Allen Iverson

There was always some hope for Philadelphia 76ers fans to see Allen Iverson playing for them one more time. Iverson himself probably hoped he’d get to have some part to play in the NBA before finally calling it quits. But truth is Iverson hasn’t been an NBA player for over three years, and his retirement might be becoming official now, but it’s been a withstanding reality for quite some time.

It’s hard to find players like Iverson, who should make it into the hall of fame the first time they take votes with his name on the ballots, and it’s even harder to find teams that build so feverishly around one 6-foot player, putting four players on the court that have only one job to do – defend, and make sure Iverson isn’t disturbed when trying to win basketball games on his own.

He was everything for the 76ers for about a decade, before beginning a short tour around the NBA that took him to Denver, Detroit, Memphis and Philadelphia again. He tried playing in Turkey but it didn’t really work out. He made a few cameos to send Philly fans into raptures. But things went south the moment he left the 76ers to try and win next to Carmelo Anthony in some sort of impossible combination between two players who hate giving up the ball. It resulted in two early exits in the playoffs.

How important was Iverson to the 76ers during his time with the team, leading them to six playoff appearances from 1999 to 2005, missing out in 2004 only because he was injured for around half the season? Iverson led the league in usage rate five times, never going below 32.6% for his final 8 seasons with the Sixers. He averaged 45.1 minutes per game during his postseason career, including 46.2 as he amazed the league by leading his team to the NBA finals, their only appearance in the last 30 years.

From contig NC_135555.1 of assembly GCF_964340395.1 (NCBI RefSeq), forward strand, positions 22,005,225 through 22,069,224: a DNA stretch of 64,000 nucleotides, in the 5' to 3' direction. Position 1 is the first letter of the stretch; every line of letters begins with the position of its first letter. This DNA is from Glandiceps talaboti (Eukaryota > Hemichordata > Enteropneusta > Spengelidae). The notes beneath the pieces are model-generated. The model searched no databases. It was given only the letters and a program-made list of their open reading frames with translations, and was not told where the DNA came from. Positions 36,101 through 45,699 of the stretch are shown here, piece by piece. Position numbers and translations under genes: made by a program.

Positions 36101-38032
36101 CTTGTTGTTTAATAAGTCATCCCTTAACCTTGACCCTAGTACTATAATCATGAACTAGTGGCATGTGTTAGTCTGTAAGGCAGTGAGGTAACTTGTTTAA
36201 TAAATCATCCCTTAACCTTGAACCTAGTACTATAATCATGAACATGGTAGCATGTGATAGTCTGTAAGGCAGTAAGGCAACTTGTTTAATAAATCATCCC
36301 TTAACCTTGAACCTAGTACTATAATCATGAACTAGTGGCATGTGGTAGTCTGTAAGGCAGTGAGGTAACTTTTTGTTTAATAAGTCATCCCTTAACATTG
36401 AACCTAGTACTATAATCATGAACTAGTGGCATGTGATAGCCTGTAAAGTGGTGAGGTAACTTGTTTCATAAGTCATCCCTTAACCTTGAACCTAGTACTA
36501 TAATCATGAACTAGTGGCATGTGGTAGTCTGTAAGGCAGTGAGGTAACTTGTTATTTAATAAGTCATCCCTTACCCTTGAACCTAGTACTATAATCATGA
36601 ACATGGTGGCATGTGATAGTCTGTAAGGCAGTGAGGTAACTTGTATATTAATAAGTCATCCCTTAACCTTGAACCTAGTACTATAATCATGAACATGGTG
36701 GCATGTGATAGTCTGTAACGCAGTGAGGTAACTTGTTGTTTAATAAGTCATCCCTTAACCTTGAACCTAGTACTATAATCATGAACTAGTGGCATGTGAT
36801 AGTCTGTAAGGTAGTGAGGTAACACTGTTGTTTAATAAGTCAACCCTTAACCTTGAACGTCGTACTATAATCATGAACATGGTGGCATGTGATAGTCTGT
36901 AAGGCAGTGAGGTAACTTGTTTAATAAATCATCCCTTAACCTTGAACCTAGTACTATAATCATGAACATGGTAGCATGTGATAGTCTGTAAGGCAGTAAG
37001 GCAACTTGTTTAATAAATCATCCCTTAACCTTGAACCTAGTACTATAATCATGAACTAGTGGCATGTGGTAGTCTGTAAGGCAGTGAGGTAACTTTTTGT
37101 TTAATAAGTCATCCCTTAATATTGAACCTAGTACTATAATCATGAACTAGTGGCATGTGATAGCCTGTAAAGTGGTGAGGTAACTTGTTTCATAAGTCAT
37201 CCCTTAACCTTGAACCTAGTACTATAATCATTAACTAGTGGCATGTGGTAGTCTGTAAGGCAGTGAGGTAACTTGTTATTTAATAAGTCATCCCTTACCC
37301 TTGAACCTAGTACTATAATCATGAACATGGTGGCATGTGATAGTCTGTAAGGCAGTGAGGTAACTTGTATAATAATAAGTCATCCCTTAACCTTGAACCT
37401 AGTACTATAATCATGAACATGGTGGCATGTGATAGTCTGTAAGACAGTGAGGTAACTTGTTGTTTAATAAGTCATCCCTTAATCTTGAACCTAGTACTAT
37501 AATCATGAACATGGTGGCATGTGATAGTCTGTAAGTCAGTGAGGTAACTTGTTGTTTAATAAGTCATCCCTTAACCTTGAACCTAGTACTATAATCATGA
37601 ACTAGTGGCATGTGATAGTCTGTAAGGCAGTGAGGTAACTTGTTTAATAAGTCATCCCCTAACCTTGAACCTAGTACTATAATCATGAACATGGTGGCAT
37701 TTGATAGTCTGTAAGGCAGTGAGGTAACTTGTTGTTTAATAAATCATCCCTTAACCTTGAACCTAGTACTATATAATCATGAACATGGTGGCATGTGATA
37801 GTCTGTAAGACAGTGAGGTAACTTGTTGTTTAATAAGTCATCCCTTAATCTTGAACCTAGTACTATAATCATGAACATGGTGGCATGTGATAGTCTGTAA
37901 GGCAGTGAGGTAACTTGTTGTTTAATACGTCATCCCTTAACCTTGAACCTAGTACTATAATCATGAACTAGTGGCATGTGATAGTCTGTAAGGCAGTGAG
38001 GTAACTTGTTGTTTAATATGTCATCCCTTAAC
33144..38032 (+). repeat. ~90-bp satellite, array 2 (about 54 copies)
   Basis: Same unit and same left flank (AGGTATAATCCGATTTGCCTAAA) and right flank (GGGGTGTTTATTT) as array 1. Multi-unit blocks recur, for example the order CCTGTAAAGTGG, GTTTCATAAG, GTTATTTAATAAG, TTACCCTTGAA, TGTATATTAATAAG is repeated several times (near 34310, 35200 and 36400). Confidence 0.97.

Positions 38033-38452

And that’s before we mention the scoring, averaging 26.7 points per game and leading the NBA in scoring four times. In four of those seasons, he averaged more than 30 points per game. His career average of 41.1 minutes a night is 4th in NBA history, with the top 3 players on the all-time list (Chamberlain, Russell and Oscar) not playing basketball for over 40 years. Iverson was something the league forgot about, and certainly didn’t expect to get from a 6 foot player.

He wasn’t efficient (42.5% from the field isn’t exactly noteworthy) and he usually averaged around 25 field goal attempts per game, including 27.8 in the 2001-2002 season for the Sixers. But he was relentless, with things that can’t be measured. Heart, guts and whatever it is that drives players to keep on going even though they don’t really have a shot to come out with their hand on top in the end.

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